SINGAPORE, Nov 5 (Reuters) - The central banks of Indonesia and Singapore on Monday said they had agreed a bilateral deal for a $10 billion backstop to help maintain monetary and financial stability after a recent bout of turbulence in markets.
The pact, which will be in place for one year, comprises a local currency swap agreement of around $7 billion equivalent and another $3 billion that allows for repurchase transactions between the two central banks to obtain U.S. dollar cash using government bonds of major countries as collateral.
Indonesia’s central bank has been recently intervening to stabilise its rupiah currency which fell to 20-year lows against the U.S. dollar amid a global rout in emerging markets.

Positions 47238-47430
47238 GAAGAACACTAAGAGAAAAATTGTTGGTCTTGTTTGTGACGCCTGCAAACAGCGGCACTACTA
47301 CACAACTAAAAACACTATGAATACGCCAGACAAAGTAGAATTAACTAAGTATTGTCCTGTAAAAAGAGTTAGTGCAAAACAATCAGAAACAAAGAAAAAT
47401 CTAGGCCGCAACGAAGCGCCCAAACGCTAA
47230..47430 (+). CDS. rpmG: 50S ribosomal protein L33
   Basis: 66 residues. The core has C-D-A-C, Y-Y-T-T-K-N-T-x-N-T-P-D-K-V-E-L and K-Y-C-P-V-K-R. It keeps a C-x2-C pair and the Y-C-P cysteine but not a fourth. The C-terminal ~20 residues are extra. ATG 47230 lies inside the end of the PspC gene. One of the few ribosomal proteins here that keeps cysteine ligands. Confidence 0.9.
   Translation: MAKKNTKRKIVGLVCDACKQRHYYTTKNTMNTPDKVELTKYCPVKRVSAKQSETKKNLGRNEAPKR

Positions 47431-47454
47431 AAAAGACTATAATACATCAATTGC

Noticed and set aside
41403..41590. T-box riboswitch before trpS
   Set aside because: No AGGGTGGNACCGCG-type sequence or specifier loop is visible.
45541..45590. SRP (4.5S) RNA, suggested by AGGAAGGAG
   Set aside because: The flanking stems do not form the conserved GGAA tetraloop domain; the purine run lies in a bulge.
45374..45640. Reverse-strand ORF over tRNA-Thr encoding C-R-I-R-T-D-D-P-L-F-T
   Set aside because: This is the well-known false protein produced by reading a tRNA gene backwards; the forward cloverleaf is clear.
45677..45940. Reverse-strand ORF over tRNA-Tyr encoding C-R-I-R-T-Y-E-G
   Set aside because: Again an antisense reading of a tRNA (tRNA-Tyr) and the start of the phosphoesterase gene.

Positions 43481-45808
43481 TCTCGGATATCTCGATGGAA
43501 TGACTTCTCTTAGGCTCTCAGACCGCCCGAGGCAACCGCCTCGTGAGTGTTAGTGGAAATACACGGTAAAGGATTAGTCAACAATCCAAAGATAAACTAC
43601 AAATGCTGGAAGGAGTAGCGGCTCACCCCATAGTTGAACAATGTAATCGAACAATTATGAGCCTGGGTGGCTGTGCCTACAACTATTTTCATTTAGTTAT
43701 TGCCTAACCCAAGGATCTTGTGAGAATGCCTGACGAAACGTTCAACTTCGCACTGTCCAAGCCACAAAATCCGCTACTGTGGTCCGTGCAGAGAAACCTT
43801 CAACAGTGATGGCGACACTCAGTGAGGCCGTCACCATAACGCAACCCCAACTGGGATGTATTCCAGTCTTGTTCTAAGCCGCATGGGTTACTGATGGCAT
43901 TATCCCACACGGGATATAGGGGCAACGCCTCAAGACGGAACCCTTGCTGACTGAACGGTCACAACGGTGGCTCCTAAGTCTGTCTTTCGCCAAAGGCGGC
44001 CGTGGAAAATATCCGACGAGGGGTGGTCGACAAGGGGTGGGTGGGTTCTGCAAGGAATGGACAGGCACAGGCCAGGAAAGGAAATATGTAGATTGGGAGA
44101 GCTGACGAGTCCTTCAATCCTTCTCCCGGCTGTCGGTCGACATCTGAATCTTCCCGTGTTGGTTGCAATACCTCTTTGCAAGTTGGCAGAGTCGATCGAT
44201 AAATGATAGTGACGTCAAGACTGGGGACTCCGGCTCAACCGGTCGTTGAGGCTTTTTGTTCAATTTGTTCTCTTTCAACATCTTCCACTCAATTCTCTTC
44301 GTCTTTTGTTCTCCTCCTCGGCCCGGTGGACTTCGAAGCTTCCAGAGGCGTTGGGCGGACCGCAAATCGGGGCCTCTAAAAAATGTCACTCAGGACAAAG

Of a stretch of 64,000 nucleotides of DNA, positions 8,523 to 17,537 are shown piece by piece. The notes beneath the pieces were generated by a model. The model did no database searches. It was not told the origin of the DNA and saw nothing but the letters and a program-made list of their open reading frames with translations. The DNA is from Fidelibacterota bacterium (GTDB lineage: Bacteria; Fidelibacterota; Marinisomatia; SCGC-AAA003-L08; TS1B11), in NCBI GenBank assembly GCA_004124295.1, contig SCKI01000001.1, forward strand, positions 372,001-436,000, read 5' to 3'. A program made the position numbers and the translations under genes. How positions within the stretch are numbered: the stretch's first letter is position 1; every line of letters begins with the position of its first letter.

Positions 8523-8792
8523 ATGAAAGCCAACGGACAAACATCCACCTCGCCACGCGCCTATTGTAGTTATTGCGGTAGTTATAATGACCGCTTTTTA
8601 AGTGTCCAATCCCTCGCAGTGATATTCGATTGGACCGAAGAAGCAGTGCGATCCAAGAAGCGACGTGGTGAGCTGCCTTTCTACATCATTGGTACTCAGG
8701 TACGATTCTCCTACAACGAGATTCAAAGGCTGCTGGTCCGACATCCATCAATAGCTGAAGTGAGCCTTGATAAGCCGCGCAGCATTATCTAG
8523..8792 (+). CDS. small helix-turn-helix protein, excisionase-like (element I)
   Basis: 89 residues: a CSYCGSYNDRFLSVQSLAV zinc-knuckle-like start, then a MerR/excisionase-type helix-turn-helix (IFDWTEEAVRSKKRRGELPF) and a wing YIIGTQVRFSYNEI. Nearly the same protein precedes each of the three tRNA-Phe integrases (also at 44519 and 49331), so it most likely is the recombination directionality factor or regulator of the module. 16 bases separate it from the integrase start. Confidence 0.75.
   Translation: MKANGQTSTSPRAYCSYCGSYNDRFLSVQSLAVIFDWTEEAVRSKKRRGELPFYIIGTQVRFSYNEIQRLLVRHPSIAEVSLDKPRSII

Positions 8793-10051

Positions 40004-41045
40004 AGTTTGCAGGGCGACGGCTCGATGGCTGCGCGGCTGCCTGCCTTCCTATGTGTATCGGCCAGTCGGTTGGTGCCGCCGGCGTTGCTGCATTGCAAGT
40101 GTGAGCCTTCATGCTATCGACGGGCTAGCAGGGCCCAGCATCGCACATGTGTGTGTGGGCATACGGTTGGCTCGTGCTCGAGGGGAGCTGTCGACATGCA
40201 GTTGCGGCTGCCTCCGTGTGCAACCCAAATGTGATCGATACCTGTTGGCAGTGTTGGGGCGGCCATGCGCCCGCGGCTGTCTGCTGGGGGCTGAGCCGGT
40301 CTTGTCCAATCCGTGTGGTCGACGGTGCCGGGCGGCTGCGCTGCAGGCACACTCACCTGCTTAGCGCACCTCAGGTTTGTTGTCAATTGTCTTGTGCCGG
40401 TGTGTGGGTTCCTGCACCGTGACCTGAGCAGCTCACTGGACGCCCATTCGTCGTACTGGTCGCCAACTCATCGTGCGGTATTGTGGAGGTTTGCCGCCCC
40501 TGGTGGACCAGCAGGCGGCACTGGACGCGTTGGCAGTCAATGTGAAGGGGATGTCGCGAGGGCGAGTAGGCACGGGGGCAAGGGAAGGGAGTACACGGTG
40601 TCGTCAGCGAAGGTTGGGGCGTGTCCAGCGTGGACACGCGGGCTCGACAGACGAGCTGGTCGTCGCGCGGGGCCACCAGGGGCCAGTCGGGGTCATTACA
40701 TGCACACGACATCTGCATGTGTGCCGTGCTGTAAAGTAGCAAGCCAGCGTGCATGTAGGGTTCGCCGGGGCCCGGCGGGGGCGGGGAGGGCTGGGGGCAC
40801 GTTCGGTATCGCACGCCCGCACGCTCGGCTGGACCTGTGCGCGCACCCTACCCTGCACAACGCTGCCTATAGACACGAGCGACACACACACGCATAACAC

“Economic fundamentals in the regional economies remain sound. But markets can sometimes overreact in the face of heightened uncertainty. This bilateral financial arrangement will instil confidence amongst investors,” Singapore’s central bank chief Ravi Menon said. (Reporting by John Geddie Editing by Shri Navaratnam)